Gladiator is a fun top view, real-time action/RPG game with a good dose of strategy thrown in. You control a team of mercenaries who fight for the glory and riches. Along the way, you will explore a fantasy world full of typical monsters such as the undead, elementals, and so on. In RPG fashion, your gladiators will gain levels and new powers as they defeat more opponents and accumulate treasures. |
The gameplay is easy to learn, although the graphics may seem to amateurish for some. You start out with some money which will be used to hire warriors, archers, slimes, and other creatures to form a small army. You then train and control these members as they battle monsters in real-time. Up to four players can play on a single team, and you can split up the party into smaller ones if you wish. A nice feature is that you can control either one unit at a time and leave the rest to the computer, or the whole army simultaneously. The battles are quite simple - you only have a few choices such as melee, ranged attacks, and using special skills (e.g. healing and turn undead for Healers). Since the game is played in real-time, it is not uncommon to see dozens of units at a time on the screen, and all you will have time to do is to keep your troops together so no unit will go off alone on a suicidal attack. Some maps (i.e. levels) have special features including teleporters or locked doors, but the terrain is typically used only to either help you plan your attacks or shield yourself from the enemies. Similar to Warhammer games, the story is told as you move from map to map, in the form of your diary. Sometimes you will get an ally or two during the scene (they oddly seem to die easily, however).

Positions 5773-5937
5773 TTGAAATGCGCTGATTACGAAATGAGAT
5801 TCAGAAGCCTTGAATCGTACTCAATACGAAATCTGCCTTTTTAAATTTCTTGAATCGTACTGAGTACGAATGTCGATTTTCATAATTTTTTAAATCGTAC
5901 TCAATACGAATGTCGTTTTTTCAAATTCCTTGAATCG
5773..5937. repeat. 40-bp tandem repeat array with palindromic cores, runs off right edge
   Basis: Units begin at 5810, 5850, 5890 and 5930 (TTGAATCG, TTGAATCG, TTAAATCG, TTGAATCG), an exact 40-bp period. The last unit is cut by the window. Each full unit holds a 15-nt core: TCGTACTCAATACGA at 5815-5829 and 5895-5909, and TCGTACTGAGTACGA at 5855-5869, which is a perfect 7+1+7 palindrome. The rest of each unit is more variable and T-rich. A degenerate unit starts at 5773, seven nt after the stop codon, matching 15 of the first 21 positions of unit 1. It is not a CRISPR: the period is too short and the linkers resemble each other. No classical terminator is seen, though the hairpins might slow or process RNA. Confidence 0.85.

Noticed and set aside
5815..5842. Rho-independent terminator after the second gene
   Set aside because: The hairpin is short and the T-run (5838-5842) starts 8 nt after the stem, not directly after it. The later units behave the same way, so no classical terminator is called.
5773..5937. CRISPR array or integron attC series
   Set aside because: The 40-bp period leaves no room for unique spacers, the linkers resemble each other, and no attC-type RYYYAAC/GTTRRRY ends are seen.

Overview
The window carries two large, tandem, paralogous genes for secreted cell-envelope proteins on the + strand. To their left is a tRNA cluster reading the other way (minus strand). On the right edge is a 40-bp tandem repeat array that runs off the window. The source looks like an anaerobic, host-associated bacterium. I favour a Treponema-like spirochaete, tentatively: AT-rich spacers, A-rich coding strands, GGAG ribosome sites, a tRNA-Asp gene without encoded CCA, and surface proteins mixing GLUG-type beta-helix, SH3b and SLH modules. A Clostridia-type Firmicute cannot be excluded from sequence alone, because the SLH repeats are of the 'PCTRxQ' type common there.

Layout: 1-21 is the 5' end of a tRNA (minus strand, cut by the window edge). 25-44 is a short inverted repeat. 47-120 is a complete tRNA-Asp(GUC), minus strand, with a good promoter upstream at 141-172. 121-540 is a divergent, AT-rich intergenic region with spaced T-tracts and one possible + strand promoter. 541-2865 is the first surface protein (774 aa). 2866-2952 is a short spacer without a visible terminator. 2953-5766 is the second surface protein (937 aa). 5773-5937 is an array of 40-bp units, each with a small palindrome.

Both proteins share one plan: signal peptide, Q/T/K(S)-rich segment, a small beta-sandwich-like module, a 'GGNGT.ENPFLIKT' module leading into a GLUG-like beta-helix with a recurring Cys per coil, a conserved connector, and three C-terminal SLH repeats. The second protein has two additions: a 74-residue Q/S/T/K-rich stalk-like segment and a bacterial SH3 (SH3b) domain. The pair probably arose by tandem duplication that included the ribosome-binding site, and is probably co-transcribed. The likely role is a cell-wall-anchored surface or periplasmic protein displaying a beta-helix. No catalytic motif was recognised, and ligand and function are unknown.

Overall, I enjoyed Gladiator. The blend of RPG, action, and some strategy elements is quite well-mixed and stirred. If you enjoy kill-everything action games with more depth, Gladiator is well worth your time and $10 for the registered version (which offers more levels and unit types). It's a great bang for your buck, especially since up to 4 players can play, and you get a nice level editor as a bonus for this great underdog. Best of all, in 2002, the designer kindly released the source code under GPL license, and the result is OpenGlad, a polished port of the game done by a team of fans. The SDL (for Windows) is the version you can download here, as well as the original DOS shareware version. For Linux and other versions of OpenGlad, check out the official website.
Reviewed by: Underdogs